LONDON (REUTERS) - Shell is in talks with a consortium of Indian energy companies to sell its stake in a major liquefied natural gas plant in Russia which the British company abandoned following Moscow's invasion of Ukraine, three sources told Reuters.
The consortium's potential interest in the Russian plant shows how India is willing to move in on energy assets and cheap oil supplies coming on the market as a result of Western companies pulling back from Russia.
Shell in February said it would exit all its Russian operations, including its 27.5 per cent stake in the Sakhalin-2 LNG plant on Russia's eastern flank, amid an exodus of Western companies from the country.
The world's largest liquefied natural gas trader wrote down US$3.9 billion (S$5.36 billion) on Russian assets after its decision to leave.
The company has recently entered talks with a group of Indian companies, including ONGC Videsh and Gail to acquire the stake, the sources said.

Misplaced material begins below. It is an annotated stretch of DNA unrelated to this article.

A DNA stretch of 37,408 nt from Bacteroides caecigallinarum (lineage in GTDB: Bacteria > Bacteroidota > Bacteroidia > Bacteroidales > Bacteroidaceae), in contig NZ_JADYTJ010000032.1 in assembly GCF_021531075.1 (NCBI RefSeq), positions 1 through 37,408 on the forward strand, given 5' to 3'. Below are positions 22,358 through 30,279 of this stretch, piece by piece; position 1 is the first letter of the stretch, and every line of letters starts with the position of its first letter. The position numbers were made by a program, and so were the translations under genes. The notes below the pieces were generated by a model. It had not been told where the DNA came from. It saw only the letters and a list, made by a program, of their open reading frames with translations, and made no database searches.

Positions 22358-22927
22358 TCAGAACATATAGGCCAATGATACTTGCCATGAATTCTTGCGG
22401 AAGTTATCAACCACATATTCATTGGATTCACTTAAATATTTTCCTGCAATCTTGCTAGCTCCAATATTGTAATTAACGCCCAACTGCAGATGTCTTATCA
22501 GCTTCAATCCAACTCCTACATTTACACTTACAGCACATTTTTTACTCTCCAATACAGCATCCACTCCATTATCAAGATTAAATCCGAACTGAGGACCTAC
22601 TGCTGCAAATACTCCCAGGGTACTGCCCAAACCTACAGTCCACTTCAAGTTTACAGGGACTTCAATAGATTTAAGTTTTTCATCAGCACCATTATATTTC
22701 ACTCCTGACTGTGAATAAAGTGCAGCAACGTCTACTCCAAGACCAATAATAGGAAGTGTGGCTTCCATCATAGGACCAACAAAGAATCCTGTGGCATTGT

Shell declined to comment. ONGC, Gail and other state-run Indian companies did not respond to Reuters' request for comment.
Shell is also asking the Indian group for separate bids for long-term deals it has with Sakhalin-2 to supply it with LNG cargoes and crude oil, two of the sources said.
The Indian government has asked state-run energy companies to evaluate the possibility of buying Russian assets from European oil majors including BP, Reuters reported last month.
It was unclear if the talks between Shell and the Indian consortium will lead to a deal, whose value remains unclear after Shell took the writedown on its Russian assets.
Any sale agreement would also require Moscow's approval, the sources said.
Shell is currently not in talks with other companies, including Chinese energy groups, on selling the Sakhalin-2 stake, one of the sources said.
Sakhalin-2 is controlled and operated by Russian gas company Gazprom. Other stakeholders in the project include Japan's Mitsui & Co and Mitsubishi Corp.
Shell earlier this month agreed to sell its Russian retail and lubricants businesses to Lukoil.